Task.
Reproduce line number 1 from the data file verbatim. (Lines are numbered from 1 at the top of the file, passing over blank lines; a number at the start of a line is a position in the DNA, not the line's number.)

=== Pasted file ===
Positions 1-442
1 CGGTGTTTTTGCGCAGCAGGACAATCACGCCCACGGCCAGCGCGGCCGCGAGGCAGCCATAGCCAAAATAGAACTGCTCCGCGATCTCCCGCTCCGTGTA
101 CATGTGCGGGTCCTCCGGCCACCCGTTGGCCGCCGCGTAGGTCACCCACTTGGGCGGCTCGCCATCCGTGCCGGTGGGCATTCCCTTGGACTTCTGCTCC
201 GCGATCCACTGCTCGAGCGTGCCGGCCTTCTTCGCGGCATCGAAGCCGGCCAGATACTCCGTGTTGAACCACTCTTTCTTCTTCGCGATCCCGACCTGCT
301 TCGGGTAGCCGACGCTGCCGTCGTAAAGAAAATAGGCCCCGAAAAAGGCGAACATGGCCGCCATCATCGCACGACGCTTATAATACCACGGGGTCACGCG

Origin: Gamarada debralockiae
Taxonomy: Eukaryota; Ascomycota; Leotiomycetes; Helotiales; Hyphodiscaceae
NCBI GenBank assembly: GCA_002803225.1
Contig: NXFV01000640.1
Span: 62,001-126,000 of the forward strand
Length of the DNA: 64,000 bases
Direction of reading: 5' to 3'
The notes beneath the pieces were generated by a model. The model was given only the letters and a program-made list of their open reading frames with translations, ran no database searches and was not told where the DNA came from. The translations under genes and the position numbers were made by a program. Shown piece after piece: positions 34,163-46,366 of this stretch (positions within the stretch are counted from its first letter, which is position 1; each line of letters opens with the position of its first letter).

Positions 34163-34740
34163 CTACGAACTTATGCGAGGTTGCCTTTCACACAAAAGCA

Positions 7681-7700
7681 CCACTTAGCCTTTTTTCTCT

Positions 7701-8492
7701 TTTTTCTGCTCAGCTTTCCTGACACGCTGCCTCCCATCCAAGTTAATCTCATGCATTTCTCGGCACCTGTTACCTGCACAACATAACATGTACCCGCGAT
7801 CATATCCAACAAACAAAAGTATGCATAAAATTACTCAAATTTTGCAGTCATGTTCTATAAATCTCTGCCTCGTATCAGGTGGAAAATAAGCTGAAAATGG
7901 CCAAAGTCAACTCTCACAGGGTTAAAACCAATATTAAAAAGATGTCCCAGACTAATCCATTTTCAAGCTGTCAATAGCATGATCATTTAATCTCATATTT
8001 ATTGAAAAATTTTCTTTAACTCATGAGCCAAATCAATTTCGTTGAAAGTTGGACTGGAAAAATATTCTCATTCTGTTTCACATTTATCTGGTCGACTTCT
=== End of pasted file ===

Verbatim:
Positions 1-442